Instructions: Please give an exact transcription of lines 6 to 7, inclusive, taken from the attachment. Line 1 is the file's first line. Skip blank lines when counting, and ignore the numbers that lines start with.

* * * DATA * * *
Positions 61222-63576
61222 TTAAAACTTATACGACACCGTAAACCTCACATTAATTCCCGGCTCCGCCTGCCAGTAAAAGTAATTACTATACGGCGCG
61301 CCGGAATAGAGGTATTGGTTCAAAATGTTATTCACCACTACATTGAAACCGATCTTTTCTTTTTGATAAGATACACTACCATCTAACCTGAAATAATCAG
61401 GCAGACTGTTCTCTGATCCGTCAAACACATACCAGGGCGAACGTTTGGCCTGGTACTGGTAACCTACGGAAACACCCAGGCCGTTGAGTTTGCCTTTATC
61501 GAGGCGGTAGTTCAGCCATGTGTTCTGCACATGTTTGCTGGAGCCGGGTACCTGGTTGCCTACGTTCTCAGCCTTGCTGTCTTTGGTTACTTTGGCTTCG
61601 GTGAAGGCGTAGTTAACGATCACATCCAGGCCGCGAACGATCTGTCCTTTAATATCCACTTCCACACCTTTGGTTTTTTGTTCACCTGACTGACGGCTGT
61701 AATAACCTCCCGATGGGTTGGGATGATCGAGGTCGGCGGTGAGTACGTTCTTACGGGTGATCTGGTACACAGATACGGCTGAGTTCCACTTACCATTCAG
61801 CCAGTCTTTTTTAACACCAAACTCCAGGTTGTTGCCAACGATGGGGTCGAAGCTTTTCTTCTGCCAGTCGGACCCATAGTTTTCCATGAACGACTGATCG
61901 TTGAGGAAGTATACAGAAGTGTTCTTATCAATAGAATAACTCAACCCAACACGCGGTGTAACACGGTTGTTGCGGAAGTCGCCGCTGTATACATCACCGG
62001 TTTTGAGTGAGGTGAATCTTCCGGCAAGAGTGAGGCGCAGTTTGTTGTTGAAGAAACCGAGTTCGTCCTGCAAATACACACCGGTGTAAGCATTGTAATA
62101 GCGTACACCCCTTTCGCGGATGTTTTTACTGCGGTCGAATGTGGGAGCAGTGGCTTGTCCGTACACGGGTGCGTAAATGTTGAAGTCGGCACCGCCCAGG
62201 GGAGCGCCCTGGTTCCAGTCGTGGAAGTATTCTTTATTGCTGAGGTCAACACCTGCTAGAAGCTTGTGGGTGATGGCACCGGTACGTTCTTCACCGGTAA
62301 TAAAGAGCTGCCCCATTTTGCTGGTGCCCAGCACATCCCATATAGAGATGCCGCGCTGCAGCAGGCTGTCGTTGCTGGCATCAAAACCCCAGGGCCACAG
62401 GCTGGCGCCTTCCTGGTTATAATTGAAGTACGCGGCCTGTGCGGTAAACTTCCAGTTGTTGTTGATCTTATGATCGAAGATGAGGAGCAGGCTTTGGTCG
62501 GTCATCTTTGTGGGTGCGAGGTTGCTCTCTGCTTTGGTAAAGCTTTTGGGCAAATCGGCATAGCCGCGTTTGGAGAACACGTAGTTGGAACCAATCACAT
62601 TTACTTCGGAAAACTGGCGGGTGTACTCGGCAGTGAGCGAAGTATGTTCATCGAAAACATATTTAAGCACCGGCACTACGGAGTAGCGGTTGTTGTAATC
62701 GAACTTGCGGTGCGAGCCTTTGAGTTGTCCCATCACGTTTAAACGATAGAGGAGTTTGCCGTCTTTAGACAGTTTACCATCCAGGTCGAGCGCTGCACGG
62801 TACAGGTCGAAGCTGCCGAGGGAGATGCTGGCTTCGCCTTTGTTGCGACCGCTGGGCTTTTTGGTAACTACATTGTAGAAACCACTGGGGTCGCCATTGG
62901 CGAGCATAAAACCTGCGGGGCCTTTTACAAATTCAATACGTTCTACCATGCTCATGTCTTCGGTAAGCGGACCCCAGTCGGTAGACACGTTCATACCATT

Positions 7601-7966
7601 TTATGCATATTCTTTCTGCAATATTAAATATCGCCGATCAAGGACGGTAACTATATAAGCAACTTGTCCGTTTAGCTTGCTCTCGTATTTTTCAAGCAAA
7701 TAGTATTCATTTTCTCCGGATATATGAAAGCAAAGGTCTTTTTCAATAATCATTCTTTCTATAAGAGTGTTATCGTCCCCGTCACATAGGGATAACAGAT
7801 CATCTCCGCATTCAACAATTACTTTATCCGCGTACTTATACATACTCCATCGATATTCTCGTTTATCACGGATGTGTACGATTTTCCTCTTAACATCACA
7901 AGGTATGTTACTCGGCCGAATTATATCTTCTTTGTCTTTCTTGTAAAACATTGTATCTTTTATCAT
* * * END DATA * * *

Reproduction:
61601 GTGAAGGCGTAGTTAACGATCACATCCAGGCCGCGAACGATCTGTCCTTTAATATCCACTTCCACACCTTTGGTTTTTTGTTCACCTGACTGACGGCTGT
61701 AATAACCTCCCGATGGGTTGGGATGATCGAGGTCGGCGGTGAGTACGTTCTTACGGGTGATCTGGTACACAGATACGGCTGAGTTCCACTTACCATTCAG